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European agency begins fast-track study of experimental Covid treatment
7 May 2021, 16:04
The European Medicines Agency said it had started a rolling review of sotrovimab.
The European Medicines Agency says it has begun an accelerated authorisation process for an experimental coronavirus treatment made by GlaxoSmithKline and Vir BioTechnology.
The EU drug regulator said it had started a rolling review of sotrovimab, based on early results from an ongoing study into whether the treatment can prevent hospital admission or death in people who do not yet have severe Covid-19.
The EMA said it had not yet received the complete data and cautioned it is “too early to draw any conclusions about the benefit-risk balance of the medication”.
Although the agency has approved four vaccines, there are few licensed treatments for coronavirus, especially any that might prevent people with mild Covid-19 from progressing to severe disease.
Sotrovimab is a monoclonal antibody, a lab-produced antibody intended to stimulate the immune system by reducing the ability of coronavirus’s spike protein to enter the body’s cells.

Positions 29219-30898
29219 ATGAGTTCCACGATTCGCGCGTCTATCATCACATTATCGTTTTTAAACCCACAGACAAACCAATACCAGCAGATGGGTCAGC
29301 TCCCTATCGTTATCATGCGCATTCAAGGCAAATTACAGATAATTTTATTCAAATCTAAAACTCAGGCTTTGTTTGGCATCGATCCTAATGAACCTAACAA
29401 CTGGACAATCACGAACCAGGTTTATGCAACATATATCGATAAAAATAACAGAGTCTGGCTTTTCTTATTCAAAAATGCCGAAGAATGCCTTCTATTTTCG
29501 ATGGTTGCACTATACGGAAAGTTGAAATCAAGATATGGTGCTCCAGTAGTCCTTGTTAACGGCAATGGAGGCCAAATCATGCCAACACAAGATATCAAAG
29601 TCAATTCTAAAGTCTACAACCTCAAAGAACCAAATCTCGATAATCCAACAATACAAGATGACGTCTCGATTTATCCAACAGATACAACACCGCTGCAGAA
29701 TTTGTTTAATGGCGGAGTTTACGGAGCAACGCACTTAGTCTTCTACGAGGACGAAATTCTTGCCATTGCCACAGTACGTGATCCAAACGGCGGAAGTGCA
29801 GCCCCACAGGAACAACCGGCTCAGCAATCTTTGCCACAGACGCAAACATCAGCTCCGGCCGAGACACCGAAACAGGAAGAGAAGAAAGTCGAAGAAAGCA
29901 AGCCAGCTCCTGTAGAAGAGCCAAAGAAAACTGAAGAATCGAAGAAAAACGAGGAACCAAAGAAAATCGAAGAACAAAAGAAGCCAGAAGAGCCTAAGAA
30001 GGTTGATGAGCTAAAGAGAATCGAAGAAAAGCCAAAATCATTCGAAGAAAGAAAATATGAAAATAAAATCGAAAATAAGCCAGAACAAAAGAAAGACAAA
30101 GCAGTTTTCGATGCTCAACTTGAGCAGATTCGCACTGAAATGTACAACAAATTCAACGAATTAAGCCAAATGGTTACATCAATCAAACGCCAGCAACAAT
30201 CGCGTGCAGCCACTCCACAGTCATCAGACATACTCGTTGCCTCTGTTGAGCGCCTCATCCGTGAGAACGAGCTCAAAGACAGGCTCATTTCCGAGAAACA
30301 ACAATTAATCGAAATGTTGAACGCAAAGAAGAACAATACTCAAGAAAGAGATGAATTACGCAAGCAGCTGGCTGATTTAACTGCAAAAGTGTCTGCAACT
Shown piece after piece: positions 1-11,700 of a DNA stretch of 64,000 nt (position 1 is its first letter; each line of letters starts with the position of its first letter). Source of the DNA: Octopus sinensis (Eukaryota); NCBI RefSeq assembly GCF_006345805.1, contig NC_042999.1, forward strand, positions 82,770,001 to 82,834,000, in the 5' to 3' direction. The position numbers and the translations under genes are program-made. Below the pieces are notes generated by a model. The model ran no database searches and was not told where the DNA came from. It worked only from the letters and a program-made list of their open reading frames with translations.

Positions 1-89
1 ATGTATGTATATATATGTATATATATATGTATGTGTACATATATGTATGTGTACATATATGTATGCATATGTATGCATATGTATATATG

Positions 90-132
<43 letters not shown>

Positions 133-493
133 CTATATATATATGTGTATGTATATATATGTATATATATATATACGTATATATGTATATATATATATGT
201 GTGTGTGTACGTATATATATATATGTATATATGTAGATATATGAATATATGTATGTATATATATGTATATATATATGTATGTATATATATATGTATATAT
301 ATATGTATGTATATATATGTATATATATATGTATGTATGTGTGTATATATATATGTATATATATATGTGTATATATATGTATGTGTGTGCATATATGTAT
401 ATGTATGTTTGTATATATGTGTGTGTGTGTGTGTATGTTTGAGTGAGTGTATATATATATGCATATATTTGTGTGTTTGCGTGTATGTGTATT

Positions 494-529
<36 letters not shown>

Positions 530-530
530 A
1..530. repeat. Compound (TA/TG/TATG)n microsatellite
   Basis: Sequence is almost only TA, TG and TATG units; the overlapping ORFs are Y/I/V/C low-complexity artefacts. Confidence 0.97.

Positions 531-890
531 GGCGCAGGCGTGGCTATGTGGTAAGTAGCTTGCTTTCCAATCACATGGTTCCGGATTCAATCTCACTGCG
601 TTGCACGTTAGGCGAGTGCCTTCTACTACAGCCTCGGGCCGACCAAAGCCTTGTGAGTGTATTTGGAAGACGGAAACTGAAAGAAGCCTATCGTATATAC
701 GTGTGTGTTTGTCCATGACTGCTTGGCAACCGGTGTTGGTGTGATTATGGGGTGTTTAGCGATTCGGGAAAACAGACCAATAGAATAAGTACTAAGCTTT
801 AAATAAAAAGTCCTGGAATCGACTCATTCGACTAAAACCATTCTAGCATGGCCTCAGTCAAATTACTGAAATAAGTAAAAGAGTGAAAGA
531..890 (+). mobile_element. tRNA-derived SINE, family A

An emergency use authorisation for sotrovimab has also been submitted to regulators in the US and Canada.
Meanwhile, Pfizer has begun the process to earn full US regulatory approval for its vaccine for people aged 16 and older.
That gives Pfizer and German partner BioNTech a chance of winning the first full approval from the US Food and Drug Administration.
The two companies say they have started a “rolling submission” of data from their studies of the two-dose vaccine, first giving the FDA data from laboratory and human testing.
That includes their latest analysis from a key late-stage study that followed the participations for up to six months after they received their second dose.
The companies plan to soon submit data on manufacturing quality controls and the factories making the vaccine.